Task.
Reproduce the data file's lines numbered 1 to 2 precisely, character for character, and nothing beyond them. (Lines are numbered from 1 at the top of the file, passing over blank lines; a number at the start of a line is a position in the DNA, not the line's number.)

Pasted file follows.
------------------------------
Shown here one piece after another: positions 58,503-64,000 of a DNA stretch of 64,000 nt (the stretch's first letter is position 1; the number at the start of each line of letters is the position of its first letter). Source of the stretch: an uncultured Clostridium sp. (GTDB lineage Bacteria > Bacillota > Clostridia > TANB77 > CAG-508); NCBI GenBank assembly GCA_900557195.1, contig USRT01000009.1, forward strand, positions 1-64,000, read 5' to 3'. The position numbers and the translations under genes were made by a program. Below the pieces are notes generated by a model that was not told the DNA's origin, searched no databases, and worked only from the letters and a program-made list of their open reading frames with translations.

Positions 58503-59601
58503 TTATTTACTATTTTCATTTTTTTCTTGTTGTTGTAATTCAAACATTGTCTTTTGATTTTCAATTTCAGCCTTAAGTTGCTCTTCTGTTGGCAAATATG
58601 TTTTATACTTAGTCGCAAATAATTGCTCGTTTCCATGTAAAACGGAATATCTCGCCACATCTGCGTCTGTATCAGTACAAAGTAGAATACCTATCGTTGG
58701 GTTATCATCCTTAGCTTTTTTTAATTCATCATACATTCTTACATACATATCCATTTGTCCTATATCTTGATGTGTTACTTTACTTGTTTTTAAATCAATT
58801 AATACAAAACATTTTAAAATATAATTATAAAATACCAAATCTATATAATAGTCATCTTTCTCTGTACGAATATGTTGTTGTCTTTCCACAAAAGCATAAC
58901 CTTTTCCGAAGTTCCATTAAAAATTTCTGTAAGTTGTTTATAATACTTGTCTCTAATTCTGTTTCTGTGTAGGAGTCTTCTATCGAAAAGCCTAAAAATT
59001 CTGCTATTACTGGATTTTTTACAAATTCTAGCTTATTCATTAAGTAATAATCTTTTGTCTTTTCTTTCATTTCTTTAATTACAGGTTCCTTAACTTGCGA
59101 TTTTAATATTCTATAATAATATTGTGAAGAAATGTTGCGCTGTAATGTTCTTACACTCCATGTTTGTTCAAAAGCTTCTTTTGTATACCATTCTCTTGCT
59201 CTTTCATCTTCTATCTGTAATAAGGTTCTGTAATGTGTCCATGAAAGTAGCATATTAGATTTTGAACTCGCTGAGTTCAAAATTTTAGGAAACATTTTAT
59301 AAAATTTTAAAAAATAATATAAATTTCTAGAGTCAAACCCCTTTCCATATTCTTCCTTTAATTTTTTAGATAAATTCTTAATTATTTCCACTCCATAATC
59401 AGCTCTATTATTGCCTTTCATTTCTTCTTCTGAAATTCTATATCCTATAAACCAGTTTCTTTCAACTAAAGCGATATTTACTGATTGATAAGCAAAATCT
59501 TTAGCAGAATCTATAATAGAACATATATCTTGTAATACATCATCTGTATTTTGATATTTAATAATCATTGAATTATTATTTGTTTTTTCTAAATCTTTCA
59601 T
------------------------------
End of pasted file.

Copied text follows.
Shown here one piece after another: positions 58,503-64,000 of a DNA stretch of 64,000 nt (the stretch's first letter is position 1; the number at the start of each line of letters is the position of its first letter). Source of the stretch: an uncultured Clostridium sp. (GTDB lineage Bacteria > Bacillota > Clostridia > TANB77 > CAG-508); NCBI GenBank assembly GCA_900557195.1, contig USRT01000009.1, forward strand, positions 1-64,000, read 5' to 3'. The position numbers and the translations under genes were made by a program. Below the pieces are notes generated by a model that was not told the DNA's origin, searched no databases, and worked only from the letters and a program-made list of their open reading frames with translations.

Positions 58503-59601